Erroneous software sometimes play havoc in Capital markets. In 2012, the NASDAQ and other global stock exchanges were affected due to erroneous software not once, but thrice within a period of just three months!
In May, Facebook’s IPO, one of the biggest IPO in technology, was plagued by a series of problems that originated from NASDAQ’s IPO Cross, a pre-IPO auction process that allows traders to place orders and agree on an IPO price before the stock is officially launched.
This software application, however, couldn’t handle the trading demand - the processing of Facebook share trades was delayed by 30 minutes. This delay caused a loss, estimated to be $300+ million, for a number of brokerages. NASDAQ is currently working on a compensation plan for these brokerages.
In August a gush of faulty trades were placed by an automated trading software of a major US trading firm Knight Capital on 1st August. The firm was unable to stop it for the greater part of an hour. This resulted in a reported loss of $400+ million. Knight Capital is now working with other firms involved to unwind the faulty trades.
Again in the same month, NASDAQ cancelled certain trades in Peet’s Coffee and Tea shares after some erroneous orders were found to have caused a steep rise ($73.89 $77.47 in the opening two minutes) in the share price in a matter of seconds due to erroneous trades triggered by software applications of some trading firms.
In a similar situation the Financial Services Authority, Britain’s Regulator of Financial Services providers sought from several of the largest banks and building societies in UK details of their IT contingency plans to prevent software glitches. This action was triggered by an incident earlier this year when many millions of RBS customers were unable to access their accounts for several weeks due to technical issues in a software update.
The Securities and Exchange Commission (SEC) is holding meetings to discuss concerns over software glitches and other trading errors. SEC may also order NASDAQ to revamp its processes from development to implementation of the Codes used.
The above incidents have raised many questions about the reliability of automated trading applications. There is a need for higher degree of Quality Assurance (QA) in these situations. The problem needs to addressed at the root (i.e., from the development stage of these software applications).
Some major reasons commonly attributed to erroneous software include unclear or incomplete requirements specifications, miscommunication, unrealistic schedules and inadequate testing.
CAN SUCH ISSUES BE ADDRESSED?
Good Project Management practices would address issues associated with requirements, communication and schedules. It is also essential that good coding and testing practices are in place to complete the safety net.
Coding: Good codes should be simple, readable, maintainable and well documented. The design should make provisions for flexibility and scalability. Flexibility makes the application more adaptable to future changes in business requirements. Scalability makes the application more adaptable to higher anticipated volumes of business transactions.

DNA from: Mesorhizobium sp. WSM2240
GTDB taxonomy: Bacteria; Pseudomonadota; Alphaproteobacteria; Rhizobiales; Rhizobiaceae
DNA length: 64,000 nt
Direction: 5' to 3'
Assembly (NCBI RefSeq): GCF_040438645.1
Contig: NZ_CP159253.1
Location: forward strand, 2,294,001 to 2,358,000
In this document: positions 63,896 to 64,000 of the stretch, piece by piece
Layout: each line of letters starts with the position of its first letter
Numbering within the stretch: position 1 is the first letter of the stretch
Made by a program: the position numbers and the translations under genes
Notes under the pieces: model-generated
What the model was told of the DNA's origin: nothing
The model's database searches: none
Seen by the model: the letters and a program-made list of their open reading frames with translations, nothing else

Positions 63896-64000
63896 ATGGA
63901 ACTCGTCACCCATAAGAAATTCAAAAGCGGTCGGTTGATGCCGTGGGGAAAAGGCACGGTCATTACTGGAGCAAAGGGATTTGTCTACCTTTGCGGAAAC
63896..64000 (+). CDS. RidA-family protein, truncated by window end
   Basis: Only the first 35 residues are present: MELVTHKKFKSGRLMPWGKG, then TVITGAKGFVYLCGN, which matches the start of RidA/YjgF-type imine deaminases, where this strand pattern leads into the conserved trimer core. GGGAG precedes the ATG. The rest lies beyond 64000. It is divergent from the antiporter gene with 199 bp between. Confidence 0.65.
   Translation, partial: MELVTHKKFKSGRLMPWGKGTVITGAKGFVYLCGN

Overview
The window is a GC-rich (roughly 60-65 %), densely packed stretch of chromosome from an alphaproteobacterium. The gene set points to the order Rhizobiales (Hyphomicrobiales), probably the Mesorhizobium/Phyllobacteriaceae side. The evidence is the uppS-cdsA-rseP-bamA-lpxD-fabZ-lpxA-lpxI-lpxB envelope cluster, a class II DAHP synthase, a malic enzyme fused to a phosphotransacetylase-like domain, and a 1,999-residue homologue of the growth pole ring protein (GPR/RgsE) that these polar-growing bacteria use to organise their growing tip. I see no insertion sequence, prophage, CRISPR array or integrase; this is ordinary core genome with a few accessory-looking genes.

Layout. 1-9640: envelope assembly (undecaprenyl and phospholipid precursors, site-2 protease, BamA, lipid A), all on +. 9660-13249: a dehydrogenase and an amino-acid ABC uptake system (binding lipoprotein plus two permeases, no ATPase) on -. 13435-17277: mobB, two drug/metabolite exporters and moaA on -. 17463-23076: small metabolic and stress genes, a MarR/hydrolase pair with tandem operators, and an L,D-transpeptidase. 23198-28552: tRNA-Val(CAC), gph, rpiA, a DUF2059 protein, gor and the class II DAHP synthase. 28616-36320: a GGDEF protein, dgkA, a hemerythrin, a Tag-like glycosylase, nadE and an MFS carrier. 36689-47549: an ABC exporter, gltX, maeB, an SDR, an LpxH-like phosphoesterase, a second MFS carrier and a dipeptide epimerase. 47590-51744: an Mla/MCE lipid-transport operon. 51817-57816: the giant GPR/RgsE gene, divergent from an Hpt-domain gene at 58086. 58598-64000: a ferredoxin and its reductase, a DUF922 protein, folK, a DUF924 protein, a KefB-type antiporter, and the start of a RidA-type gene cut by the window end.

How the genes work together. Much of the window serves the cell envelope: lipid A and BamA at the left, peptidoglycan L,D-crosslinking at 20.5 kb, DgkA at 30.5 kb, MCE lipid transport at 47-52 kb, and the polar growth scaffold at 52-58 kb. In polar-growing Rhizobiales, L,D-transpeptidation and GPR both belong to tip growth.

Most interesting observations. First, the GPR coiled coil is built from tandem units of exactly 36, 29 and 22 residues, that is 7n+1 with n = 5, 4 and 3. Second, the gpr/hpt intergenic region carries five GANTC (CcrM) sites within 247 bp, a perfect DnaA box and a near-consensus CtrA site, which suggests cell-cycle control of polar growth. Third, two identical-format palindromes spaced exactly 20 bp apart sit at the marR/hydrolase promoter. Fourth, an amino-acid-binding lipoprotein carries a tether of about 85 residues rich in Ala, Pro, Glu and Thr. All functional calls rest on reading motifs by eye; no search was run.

Testing: Good testing practices for data and transaction-intensive applications should include the following testing:
Black Box Testing: This Test is based on requirements and functionality and is not based on any knowledge of internal design or code.
White Box Testing: This is based on knowledge of the internal logic of an application's code. Tests are based on coverage of code statements, branches, paths, conditions.
Unit Testing: This micro level testing is used to test particular functions or code modules.
Incremental Integration Testing: This includes testing of applications on continuous basis as new functionalities are added to check for the performance of respective functions with the system in incomplete status.
Integration Testing: This includes testing of combined elements of applications to determine if they function cohesively together. These 'elements' can be code modules, individual applications, client and server applications on a network, etc. This type of testing is especially relevant to client/server and distributed systems.
Regression Testing: This is the re-testing of applications after fixes or modifications of the software or its environment.
Load Testing: This involves testing of applications under heavy loads, such as testing of a web site under a range of loads to determine at what point the system's response time degrades or fails. This is also known as Stress testing or Performance testing.
Automated testing tools offer good help with regression testing and load testing.
In simple words, software applications should not surprise users and should definitely not err without warning! Needless to say, the key is ‘good team work with good practices’ to produce good code.
And good code makes a great difference especially for applications used in Capital markets.
The views expressed in this column are the author's own and do not necessarily reflect this publication's view, and this article is not edited by Asian Banking & Finance. The author was not remunerated for this article.
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Ananda Gudimetla is with Polaris Center of Excellence- Investment Banking team and is currently managing delivery of application software for a leading Clearing& Settlement organization of USA. Ananda is a seasoned software professional, managing application development& maintenance services for investment banking applications of Global Bank and Financial majors in USA, UK and India.